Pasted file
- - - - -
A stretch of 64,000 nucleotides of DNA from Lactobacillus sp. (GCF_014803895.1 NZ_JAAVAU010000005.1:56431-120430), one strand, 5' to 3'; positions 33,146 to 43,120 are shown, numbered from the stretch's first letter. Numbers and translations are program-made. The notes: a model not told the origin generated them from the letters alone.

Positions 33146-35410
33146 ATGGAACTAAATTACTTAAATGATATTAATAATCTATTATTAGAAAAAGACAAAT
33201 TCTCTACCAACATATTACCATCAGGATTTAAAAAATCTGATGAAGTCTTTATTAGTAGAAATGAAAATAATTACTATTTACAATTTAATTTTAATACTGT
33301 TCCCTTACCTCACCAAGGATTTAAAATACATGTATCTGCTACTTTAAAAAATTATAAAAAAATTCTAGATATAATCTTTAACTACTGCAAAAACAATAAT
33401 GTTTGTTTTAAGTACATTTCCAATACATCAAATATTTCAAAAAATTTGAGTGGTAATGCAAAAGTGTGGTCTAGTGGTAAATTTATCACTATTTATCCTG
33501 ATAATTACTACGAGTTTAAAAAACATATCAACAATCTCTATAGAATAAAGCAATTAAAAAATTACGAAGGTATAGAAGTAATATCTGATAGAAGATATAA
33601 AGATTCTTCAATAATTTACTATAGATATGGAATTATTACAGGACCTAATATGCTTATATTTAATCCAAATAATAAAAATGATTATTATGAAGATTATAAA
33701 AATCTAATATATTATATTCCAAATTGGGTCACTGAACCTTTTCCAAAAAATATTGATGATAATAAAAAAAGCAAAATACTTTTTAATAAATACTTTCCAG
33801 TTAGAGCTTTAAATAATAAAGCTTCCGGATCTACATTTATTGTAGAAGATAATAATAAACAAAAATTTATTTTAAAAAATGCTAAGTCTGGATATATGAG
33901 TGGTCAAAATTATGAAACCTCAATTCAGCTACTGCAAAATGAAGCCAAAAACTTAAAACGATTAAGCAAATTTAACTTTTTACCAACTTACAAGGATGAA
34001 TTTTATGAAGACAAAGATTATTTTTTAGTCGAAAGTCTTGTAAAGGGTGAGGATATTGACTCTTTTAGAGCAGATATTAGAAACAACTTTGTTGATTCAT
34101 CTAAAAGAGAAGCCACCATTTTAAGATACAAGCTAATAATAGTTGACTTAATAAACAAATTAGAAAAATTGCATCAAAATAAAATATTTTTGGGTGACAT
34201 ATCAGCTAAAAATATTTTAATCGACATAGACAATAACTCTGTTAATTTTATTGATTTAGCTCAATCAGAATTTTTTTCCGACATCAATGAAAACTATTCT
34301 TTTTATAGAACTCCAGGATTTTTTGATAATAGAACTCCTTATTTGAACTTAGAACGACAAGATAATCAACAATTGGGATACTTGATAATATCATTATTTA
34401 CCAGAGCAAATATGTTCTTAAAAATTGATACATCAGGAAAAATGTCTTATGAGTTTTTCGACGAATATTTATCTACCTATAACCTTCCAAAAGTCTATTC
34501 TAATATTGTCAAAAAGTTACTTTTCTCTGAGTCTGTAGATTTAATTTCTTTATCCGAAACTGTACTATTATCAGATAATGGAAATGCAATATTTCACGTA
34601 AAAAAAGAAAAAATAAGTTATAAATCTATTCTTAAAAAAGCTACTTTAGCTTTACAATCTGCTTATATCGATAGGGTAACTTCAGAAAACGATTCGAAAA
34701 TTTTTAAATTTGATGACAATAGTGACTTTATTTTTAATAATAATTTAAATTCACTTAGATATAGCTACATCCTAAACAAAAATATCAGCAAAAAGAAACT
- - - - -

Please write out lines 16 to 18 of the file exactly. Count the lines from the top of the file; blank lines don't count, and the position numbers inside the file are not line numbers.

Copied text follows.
34401 CCAGAGCAAATATGTTCTTAAAAATTGATACATCAGGAAAAATGTCTTATGAGTTTTTCGACGAATATTTATCTACCTATAACCTTCCAAAAGTCTATTC
34501 TAATATTGTCAAAAAGTTACTTTTCTCTGAGTCTGTAGATTTAATTTCTTTATCCGAAACTGTACTATTATCAGATAATGGAAATGCAATATTTCACGTA
34601 AAAAAAGAAAAAATAAGTTATAAATCTATTCTTAAAAAAGCTACTTTAGCTTTACAATCTGCTTATATCGATAGGGTAACTTCAGAAAACGATTCGAAAA